Saturday, September 20, 2014

Oculus "Crescent Cove" developer kit is one step closer to a consumer release

Oculus VR, the Kickstarter-funded virtual reality startup that was acquired by Facebook for over $2 billion earlier this year, still hasn't shipped a consumer-facing product. What they have released are 2 different developer kit models, and today they announced a third. The new dev kit 3, or "Crescent Cove," finally builds in headphones, as well as a laundry list of other changes. First off, it's lighter, meaning you can wear it for longer without getting fatigue. The motion tracking, meanwhile, is lower latency and is now 360 degree so the camera can track you even if you turn around. None of these are ground breaking additions, but they add up to a significantly refined final product.

Thursday, September 18, 2014

Amazon's new Kindle Fire tablets are faster, thinner, and start at $99

Amazon's lineup of Kindle Fire tablets may not have access to the Google Play Store or Google's apps, are thus hard to use for work, and generally aren't great looking, but they have two huge advantages: Really top notch specs for extremely low price points.
The late 2014 lineup introduces a couple of all new models as well as upgraded existing tablets. The Kindle Fire HD 5 is one of those new models, and as you might expect it has a 6" screen, giving it a rather unique form factor. In fact, it's almost more like a phablet without the phone radio, which when combined with the 5 bright colors and kid-oriented software features makes it something of an iPod Touch competitor. There's a 1.5GHz quad core processor from MediaTek, Dolby Digital Plus sound, a 2MP camera and VGA webcam, 8 or 16GB's of storage for $99/$119, and a 1280x800 6" screen.
On the software side, it's running Amazon's latest "Sangria" Fire OS 4.0, which is layered over Android 4.4 KitKat. It's compatible with Family Library, X-Ray, ASAP(which downloads Amazon videos you might like,) and FreeTime Unlimited, a $2.99 a month service that lets you access 5000 kid-oriented movies, games and books.
The Kindle Fire HD 7, meanwhile, is essentially the same device for $139 at 8GB's or $159 for 16GB's. There's a 7" 1280x800 display and the same 5 color options available.

The top of the line Kindle Fire HDX line, meanwhile, has only seen an upgrade to the 8.9" version, not the smaller 7" edition. That HDX 8.9 is quite the spec monster now, though at $379 I find it harder to forgive Amazon's custom OS'es limitations, which remove all Google apps and Play Store and constantly steer you towards buying stuff from Amazon.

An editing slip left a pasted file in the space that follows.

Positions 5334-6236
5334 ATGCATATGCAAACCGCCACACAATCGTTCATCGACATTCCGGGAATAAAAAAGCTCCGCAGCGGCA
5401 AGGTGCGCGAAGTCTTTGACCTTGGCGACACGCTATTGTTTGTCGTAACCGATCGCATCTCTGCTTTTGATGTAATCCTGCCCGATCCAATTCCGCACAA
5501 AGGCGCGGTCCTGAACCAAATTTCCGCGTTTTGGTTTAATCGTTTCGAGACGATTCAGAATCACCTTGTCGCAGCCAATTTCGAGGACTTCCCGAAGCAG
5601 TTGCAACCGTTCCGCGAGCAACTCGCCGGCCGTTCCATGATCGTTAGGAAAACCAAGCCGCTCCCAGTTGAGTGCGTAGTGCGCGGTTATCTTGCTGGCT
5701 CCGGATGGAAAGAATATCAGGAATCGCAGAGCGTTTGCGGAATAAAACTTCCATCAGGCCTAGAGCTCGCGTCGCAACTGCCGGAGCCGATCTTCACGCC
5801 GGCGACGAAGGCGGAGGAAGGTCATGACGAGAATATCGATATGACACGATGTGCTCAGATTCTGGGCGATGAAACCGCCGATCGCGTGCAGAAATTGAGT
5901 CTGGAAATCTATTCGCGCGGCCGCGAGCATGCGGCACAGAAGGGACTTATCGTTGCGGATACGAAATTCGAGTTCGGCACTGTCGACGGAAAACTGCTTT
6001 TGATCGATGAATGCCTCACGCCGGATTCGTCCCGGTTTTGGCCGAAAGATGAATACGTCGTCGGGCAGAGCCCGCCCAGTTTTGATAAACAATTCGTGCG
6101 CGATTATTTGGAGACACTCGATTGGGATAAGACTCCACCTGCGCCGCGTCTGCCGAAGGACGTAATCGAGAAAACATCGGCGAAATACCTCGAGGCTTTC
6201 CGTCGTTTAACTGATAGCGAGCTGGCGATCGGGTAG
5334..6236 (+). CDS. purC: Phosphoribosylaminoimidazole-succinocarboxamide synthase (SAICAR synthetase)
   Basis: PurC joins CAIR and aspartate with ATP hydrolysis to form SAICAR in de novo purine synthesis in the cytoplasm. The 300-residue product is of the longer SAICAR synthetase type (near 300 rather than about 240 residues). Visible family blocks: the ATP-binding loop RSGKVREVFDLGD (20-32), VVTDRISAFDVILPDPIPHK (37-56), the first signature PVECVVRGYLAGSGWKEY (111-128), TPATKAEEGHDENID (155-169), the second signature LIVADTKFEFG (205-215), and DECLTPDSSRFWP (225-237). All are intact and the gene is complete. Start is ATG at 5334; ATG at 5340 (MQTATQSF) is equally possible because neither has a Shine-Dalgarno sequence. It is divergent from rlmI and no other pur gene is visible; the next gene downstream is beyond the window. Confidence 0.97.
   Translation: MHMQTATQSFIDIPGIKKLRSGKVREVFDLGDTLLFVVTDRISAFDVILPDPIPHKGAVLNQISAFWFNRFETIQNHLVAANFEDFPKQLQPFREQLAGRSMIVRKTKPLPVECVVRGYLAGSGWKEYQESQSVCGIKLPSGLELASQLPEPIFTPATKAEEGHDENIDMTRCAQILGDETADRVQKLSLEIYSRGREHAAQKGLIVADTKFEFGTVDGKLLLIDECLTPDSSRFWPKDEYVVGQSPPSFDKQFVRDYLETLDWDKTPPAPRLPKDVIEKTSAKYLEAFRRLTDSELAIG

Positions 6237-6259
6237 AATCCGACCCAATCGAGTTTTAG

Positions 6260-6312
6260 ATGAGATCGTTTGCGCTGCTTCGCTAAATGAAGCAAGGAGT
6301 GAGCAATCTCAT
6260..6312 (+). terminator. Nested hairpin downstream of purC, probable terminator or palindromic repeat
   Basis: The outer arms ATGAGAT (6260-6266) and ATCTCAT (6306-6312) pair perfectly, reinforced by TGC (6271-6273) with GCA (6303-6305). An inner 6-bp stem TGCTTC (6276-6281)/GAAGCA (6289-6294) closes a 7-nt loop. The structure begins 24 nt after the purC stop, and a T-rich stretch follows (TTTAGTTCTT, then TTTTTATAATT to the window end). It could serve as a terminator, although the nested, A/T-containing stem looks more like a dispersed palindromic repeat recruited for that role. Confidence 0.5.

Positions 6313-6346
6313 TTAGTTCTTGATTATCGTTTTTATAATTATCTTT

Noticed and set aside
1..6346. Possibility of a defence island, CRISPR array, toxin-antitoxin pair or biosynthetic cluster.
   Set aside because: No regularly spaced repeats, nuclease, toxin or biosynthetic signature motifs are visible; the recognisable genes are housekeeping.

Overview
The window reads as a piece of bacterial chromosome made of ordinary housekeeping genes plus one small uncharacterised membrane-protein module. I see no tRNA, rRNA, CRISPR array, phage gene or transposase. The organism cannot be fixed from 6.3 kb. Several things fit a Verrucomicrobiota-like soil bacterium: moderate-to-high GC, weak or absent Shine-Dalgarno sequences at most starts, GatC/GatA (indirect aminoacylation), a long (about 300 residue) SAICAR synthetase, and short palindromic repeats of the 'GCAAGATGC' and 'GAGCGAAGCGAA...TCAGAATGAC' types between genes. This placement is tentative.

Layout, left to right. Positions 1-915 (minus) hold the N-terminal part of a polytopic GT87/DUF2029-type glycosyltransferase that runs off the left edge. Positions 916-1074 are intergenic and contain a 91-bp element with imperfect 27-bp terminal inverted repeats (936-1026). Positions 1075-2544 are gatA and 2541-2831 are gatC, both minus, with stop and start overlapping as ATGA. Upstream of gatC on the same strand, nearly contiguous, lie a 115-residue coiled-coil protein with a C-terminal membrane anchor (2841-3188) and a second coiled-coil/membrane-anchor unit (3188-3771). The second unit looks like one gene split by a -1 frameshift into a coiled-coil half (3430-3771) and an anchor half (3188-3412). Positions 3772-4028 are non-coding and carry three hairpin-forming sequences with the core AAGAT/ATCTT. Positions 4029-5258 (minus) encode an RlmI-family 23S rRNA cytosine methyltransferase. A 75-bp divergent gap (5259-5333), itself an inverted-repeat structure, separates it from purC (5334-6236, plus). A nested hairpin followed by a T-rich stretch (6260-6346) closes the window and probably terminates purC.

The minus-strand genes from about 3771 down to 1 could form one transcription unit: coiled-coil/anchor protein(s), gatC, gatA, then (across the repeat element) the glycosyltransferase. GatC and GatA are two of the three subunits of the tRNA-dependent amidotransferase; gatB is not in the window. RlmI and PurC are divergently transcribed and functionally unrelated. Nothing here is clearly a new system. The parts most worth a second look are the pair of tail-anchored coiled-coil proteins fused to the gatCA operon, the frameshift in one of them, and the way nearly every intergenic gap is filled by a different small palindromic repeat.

If you're OK with all of that, and the rather uninspired design, this is the best Kindle Fire ever. There's now a Qualcomm Snapdragon 805 2.5GHz quad core CPU, an 8MP camera, 2GB's of RAM, a 2560x1600 339 pixels per inch display, and dual stereo speakers with Dolby Digital Plus. Software is the same Sangria Fire OS 4.0 as on the lower end models, with the added bonus of Amazon's Firefly service for taking a picture of something and instantly buying it from Amazon. There's also the Mayday video help service, just like last year. That's all wrapped into a 0.3" thick frame in your choice of 16, 32 or 64GB's with or without 4G LTE. Amazon will also sell you a nice looking "Origami" case that also functions as a stand, and a new Bluetooth keyboard that magnetically snaps to the device.

Wednesday, September 17, 2014

Amazon Kindle Voyage is the highest resolution ever, new base Kindle finally has touch

Amazon has just revamped their entire Kindle line, from the basic $79 e-ink Kindle up to the Kindle Fire HDX. But perhaps the most interesting entry is the new Kindle Voyage, a high end model that slots above the Kindle Paperwhite but is still a dedicated ereader with an e-ink display. That display may still be a black and white panel with adaptive front lighting, but it's been massively improved. It's now much higher resolution at 300 pixels per inch, with improved contrast, and the front light adjusts to your room's brightness. In fact, if it detects that you're reading in the dark it will slowly turn the brightness down as your pupils dilate.